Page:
So, Rhodri got his budget after all. The deal was done in private meetings between Ieuan Wyn Jones and Rhodri Morgan on Tuesday afternoon - held behind a glass wall so that the world could see the Plaid leader working like a beaver to win the 'fig leaf' concession he needed to get himself out of the hole he was in. In fact, Ieuan had no real choice. Once he had decided that he was not prepared to lead a 'Caretaker Government' a deal was never in doubt. He would have saved a lot of kerfuffle if he'd made his position clear in the first place.
I was really depressed by the Final Budget debate. The deal had already been done. I simply could not see the sense in the 'opposition' parties punching each others lights out. I wouldn't be surprised if Labour haven't videoed some of the speeches to send to each other as Christmas presents. I have never seen Sue Essex laugh so much. When the deal was finally confirmed on Wednesday morning, it was time to move on.
Ieuan appears to have been genuinly offended by what he sees as a breakdown in trust. He seems to think that our party has been briefing against him. I can have no idea if any confidences have been broken - but I launched my attack on him in full view, because I thought he had let me down. When he announced on the previous Tuesday that Plaid Cymru were going to vote down the Final Budget, the only rational conclusion I could arrive at was that Rhodri Morgan would be forced to resign and that Ieuan would take over as First Minister, leading some sort of 'caretaker' arrangement. I was, in effect, ready to accept Ieuan as our leader. If he wasn't willing to do so, he should never have committed himself to voting the Final Budget down. He really can have no complaints. Actually, I thought his budget debate speech was perfectly ok.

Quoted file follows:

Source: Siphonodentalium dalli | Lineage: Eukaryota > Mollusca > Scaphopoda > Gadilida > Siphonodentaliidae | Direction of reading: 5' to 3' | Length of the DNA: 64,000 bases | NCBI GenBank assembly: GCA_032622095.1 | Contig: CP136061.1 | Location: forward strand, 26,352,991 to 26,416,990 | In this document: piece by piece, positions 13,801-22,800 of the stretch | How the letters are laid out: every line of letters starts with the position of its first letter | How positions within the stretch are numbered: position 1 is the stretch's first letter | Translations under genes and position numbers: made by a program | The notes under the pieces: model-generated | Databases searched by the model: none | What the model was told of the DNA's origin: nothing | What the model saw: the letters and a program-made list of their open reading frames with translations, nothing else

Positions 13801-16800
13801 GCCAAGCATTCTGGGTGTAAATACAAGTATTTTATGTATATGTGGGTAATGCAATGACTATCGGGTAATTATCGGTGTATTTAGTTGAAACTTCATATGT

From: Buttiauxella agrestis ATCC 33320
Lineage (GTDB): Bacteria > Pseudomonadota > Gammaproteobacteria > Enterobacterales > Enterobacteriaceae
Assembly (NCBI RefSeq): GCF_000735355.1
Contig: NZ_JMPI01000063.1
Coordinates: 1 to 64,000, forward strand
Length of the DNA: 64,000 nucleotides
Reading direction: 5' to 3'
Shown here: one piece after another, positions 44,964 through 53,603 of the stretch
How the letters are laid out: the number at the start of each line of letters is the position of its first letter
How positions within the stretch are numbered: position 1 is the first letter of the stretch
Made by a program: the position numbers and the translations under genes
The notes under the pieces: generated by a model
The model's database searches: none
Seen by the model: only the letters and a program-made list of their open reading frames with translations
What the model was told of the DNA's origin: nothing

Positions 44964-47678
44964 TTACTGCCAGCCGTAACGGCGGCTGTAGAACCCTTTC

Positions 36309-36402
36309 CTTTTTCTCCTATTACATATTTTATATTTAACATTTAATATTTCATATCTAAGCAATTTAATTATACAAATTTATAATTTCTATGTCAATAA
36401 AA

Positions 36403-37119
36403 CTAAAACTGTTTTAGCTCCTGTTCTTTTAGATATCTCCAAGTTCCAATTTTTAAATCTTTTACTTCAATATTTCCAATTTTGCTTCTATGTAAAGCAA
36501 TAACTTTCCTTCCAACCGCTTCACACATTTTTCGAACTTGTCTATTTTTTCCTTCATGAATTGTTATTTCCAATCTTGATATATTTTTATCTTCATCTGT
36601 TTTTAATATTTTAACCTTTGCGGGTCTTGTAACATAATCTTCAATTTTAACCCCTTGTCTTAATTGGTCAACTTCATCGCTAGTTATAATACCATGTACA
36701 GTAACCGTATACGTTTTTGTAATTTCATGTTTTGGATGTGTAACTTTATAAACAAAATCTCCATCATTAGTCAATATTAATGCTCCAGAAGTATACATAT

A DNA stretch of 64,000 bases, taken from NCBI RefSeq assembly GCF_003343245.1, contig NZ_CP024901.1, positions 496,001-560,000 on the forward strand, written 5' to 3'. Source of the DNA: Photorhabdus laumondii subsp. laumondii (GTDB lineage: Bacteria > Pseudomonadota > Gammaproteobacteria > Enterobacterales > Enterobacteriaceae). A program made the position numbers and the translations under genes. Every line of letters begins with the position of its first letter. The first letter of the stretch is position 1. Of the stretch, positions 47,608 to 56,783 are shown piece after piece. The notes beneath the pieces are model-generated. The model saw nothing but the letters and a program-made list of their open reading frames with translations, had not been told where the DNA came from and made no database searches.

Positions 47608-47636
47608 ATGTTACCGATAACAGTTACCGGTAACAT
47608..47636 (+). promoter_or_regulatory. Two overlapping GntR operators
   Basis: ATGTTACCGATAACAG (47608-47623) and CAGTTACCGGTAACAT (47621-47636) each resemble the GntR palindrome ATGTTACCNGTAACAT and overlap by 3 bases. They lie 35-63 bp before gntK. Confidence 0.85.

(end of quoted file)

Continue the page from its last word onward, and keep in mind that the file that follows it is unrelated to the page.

There is a lot of talk that this warfare between opposition parties makes a 'Rainbow Coalition' less likey. I'm not so sure. The reality is that there will have to be a coalition of some sort after the May election and it will be decided on mutual interests and policy considerations. My main 'party' political objective since becoming an AM is to break the stranglehold that Labour has had on Wales for the last century. Now that the Hokey-Kokey music has ended, I haven't given up hope that Ieuan may consider a 'Tango with the Tories' for the prize of better government for the people of Wales. Many a successful marraige has blossomed after a stormy engagement.